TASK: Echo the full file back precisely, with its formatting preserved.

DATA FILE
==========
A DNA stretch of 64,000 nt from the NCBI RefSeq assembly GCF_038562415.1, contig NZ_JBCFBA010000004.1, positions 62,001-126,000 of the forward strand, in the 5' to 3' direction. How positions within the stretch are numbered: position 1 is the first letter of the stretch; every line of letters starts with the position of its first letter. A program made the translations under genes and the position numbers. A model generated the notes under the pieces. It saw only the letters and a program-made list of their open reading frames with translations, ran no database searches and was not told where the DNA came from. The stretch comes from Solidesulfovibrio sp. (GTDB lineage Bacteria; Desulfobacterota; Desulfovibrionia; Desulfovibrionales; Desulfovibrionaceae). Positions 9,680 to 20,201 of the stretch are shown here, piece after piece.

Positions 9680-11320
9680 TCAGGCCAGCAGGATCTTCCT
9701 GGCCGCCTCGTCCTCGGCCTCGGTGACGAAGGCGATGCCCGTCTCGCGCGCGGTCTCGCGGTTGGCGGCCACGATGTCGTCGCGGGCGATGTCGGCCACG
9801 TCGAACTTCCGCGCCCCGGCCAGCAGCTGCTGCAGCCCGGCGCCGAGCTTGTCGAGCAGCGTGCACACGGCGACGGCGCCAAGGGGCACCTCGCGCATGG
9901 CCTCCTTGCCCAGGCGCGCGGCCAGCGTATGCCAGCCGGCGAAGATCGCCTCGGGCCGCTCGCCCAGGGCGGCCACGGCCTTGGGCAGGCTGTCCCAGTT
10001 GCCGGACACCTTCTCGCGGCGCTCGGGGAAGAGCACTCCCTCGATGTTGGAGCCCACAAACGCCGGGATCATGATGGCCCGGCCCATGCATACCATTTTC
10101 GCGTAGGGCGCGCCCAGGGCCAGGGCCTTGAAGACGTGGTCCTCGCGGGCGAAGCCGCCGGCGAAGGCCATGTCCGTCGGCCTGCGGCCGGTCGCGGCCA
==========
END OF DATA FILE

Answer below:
A DNA stretch of 64,000 nt from the NCBI RefSeq assembly GCF_038562415.1, contig NZ_JBCFBA010000004.1, positions 62,001-126,000 of the forward strand, in the 5' to 3' direction. How positions within the stretch are numbered: position 1 is the first letter of the stretch; every line of letters starts with the position of its first letter. A program made the translations under genes and the position numbers. A model generated the notes under the pieces. It saw only the letters and a program-made list of their open reading frames with translations, ran no database searches and was not told where the DNA came from. The stretch comes from Solidesulfovibrio sp. (GTDB lineage Bacteria; Desulfobacterota; Desulfovibrionia; Desulfovibrionales; Desulfovibrionaceae). Positions 9,680 to 20,201 of the stretch are shown here, piece after piece.

Positions 9680-11320
9680 TCAGGCCAGCAGGATCTTCCT
9701 GGCCGCCTCGTCCTCGGCCTCGGTGACGAAGGCGATGCCCGTCTCGCGCGCGGTCTCGCGGTTGGCGGCCACGATGTCGTCGCGGGCGATGTCGGCCACG
9801 TCGAACTTCCGCGCCCCGGCCAGCAGCTGCTGCAGCCCGGCGCCGAGCTTGTCGAGCAGCGTGCACACGGCGACGGCGCCAAGGGGCACCTCGCGCATGG
9901 CCTCCTTGCCCAGGCGCGCGGCCAGCGTATGCCAGCCGGCGAAGATCGCCTCGGGCCGCTCGCCCAGGGCGGCCACGGCCTTGGGCAGGCTGTCCCAGTT
10001 GCCGGACACCTTCTCGCGGCGCTCGGGGAAGAGCACTCCCTCGATGTTGGAGCCCACAAACGCCGGGATCATGATGGCCCGGCCCATGCATACCATTTTC
10101 GCGTAGGGCGCGCCCAGGGCCAGGGCCTTGAAGACGTGGTCCTCGCGGGCGAAGCCGCCGGCGAAGGCCATGTCCGTCGGCCTGCGGCCGGTCGCGGCCA